A civil rights lawyers has proposed a new framework for understanding why the Arizona immigration law SB1070 currently making its way through the Supreme Court should be unconstitutional - she calls it "reverse-commandeering."
Margaret Hu, an assistant professor at Duke University, argues that by making laws like SB1070, Arizona "represents an attempt to control the terms of what federal resources and officers must be appropriated to accommodate a myriad of state immigration enforcement programs."
While it's unconstitutional for the federal government to do this under the "anti-commandeering principle," Hu argues that it should be unconstitutional for states to do it as well. She calls the attempt by Arizona to use federal resources for its enforcement goal "reverse-commandeering."
"There's been a lot of concern that the federal government is getting too powerful and that the Constitution is not being interpreted in a way that protects the 'checks and balances' that was intended by federalism and dual sovereignty - what is also called the vertical separation of powers," Hu told Truthout.
The "commandeering theory" was developed "under the Tenth Amendment to protect this principle of federalism - that the states have powers and can't be 'commandeered' by the federal government."
A central point of commandeering theory was that "federal commandeering of state personnel was also a commandeering of fiscal resources and implicitly involved the ability of one sovereign to force another to pick up the tab for its regulatory policies and enforcement schemes."
But, says Hu, what about the increasing power of states that she argues is commandeering federal resources?
SB1070, which would, among other provisions, allow police officers to ask for the immigration papers of anyone suspected of being undocumented, would then have used the resources of the federal government to detain and deport immigrants caught in its dragnet.
In addition, said Hu, the legislation has impacted foreign relations, trade and the flow of migration.
"Given the impact of immigration policy on foreign and interstate commerce, international treaties, and foreign relations, the Court has concluded that controlling migration patterns is strictly the prerogative of the federal government," said Hu. "Consequently, the growing proliferation of thousands of proposed state and local immigration laws should be examined doctrinally within a commandeering jurisprudential frame."
When SB1070 was first signed into law by Gov. Jan Brewer in April 2010, it elicited a flurry of lawsuits. These included suits by the American Civil Liberties Union and the Mexican American Legal Defense and Education Fund, which focused on aspects of the law which the groups argued enforced racial profiling.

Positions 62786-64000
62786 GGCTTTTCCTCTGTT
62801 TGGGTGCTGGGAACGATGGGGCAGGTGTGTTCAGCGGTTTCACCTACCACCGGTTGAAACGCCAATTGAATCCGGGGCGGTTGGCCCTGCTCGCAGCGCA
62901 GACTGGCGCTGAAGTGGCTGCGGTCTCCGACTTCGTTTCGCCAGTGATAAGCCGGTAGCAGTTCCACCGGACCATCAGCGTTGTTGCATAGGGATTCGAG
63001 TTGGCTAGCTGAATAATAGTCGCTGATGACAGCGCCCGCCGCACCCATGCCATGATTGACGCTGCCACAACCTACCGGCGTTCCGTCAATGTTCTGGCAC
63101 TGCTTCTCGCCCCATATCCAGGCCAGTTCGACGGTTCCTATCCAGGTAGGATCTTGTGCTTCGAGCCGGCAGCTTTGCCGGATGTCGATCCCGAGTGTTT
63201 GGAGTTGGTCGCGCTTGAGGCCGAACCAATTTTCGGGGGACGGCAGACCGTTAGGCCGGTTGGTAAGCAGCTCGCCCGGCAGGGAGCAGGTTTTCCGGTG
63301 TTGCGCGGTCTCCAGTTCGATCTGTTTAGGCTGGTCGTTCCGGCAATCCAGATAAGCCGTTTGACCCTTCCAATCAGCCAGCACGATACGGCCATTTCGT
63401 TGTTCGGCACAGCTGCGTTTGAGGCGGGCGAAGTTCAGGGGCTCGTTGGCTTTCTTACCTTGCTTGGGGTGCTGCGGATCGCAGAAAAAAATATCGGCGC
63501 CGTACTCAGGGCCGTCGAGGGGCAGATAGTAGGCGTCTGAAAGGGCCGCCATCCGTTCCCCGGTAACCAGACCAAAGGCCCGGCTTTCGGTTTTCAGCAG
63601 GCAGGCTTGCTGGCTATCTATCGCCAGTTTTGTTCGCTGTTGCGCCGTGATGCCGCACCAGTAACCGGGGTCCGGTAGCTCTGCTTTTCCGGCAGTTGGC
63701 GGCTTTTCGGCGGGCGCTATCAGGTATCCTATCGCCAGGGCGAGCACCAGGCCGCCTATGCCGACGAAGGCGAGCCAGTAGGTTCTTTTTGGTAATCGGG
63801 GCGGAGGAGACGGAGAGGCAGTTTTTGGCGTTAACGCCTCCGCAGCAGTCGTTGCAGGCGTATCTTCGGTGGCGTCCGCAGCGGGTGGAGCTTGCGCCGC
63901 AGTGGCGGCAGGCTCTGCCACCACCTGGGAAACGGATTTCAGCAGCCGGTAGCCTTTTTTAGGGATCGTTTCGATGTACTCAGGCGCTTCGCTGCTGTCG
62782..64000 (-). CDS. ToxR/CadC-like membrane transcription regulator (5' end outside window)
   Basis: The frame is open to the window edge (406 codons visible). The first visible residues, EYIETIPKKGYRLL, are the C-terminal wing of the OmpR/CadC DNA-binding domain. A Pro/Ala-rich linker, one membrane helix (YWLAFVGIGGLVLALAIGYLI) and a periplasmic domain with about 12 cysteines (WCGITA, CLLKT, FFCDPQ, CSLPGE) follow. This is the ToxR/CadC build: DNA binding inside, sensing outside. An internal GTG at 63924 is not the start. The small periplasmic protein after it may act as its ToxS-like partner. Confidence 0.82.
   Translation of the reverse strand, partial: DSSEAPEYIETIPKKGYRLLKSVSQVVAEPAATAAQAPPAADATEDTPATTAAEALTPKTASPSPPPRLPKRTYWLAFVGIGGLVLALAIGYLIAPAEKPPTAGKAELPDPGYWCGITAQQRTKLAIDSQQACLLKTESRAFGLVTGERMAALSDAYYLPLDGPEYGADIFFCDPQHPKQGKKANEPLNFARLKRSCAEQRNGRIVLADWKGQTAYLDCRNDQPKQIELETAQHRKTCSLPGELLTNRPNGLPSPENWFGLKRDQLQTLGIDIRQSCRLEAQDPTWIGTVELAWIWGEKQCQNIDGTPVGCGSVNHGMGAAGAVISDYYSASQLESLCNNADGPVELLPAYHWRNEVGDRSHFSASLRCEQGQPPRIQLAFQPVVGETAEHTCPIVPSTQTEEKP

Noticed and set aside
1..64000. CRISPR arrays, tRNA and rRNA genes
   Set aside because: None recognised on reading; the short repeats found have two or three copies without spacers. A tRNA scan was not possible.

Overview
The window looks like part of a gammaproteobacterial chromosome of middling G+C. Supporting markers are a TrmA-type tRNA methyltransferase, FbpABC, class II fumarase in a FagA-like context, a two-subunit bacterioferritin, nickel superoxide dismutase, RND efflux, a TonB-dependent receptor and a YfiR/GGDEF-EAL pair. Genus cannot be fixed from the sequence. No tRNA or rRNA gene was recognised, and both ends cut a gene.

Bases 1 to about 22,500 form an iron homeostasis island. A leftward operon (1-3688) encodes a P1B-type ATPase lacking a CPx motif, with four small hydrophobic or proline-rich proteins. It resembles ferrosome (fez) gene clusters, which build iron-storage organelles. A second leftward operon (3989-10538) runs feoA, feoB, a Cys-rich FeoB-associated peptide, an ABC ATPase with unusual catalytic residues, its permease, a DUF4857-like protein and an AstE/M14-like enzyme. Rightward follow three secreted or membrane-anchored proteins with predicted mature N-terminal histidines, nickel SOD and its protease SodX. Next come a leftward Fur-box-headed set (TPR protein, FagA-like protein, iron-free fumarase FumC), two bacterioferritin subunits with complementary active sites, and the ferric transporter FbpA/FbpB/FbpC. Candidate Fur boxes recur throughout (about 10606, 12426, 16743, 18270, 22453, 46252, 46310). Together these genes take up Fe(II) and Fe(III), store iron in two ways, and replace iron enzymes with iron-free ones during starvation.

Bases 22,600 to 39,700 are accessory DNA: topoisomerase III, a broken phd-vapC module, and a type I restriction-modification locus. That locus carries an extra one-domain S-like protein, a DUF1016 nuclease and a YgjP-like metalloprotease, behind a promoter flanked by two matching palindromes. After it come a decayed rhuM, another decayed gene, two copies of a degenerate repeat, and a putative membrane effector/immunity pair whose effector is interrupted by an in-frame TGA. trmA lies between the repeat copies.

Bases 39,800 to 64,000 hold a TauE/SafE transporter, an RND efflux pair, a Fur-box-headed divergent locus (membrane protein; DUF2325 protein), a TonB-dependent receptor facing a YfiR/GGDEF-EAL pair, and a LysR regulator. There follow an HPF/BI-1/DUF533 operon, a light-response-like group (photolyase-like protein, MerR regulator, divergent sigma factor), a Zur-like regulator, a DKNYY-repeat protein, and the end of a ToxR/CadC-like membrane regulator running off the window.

But the lawsuit which made its way to the Supreme Court, now under consideration, deals primarily with the doctrine of law called pre-emption, which says that federal law trumps state law.
But this may not be a strong enough argument to keep SB1070 from being implemented, says Hu: "Many of these state and local immigration laws are carefully crafted to survive federal preemption challenges through the application of what has been termed as 'mirror image theory' by legal scholars Gabriel 'Jack' Chin and Marc Miller."
Under "mirror image theory," said Hu, "as long as the state immigration law perfectly mirrors federal immigration law - the state and federal government can work together on immigration law."
And these are the arguments that Arizona has been making thus far - "Arizona repeatedly explained that it is just doing what the federal government is doing."
But to accept this argument threatens federal sovereignty, says Hu.
"The newfound impotency of traditional preemption doctrine under mirror image theory requires a different analytical framework for federal courts attempting to assess the legality and constitutionality of state and local attempts to control unwanted migration," she noted.
Hu expects that these cases will become increasingly important as states continue to take immigration into their own hands.
Since SB1070 was written into law, both Alabama and Georgia have based immigration bills with similar, and in some cases more extreme, punitive immigration provisions. Alabama's bill, for example, would force schools to check the immigration status of their pupils, and has already led to a rash of immigrant families keeping their children from attending school.
State and local governments have considered over 7,000 immigration-related proposals, said Hu. "In the first quarter of 2011, 1,538 immigration bills and resolutions were considered in all 50 states and in Puerto Rico."
But this isn't where the anti-commandeering principles should end. Programs like Secure Communities, which requires states to send all of their fingerprints to a federal database, could also be challenged under "anti-commandeering principles."
"State efforts to commandeer federal immigration officers, as well as federal policymaking authority and federal fiscal resources in the immigration arena, are as constitutionally problematic as federal efforts to do the same to the states."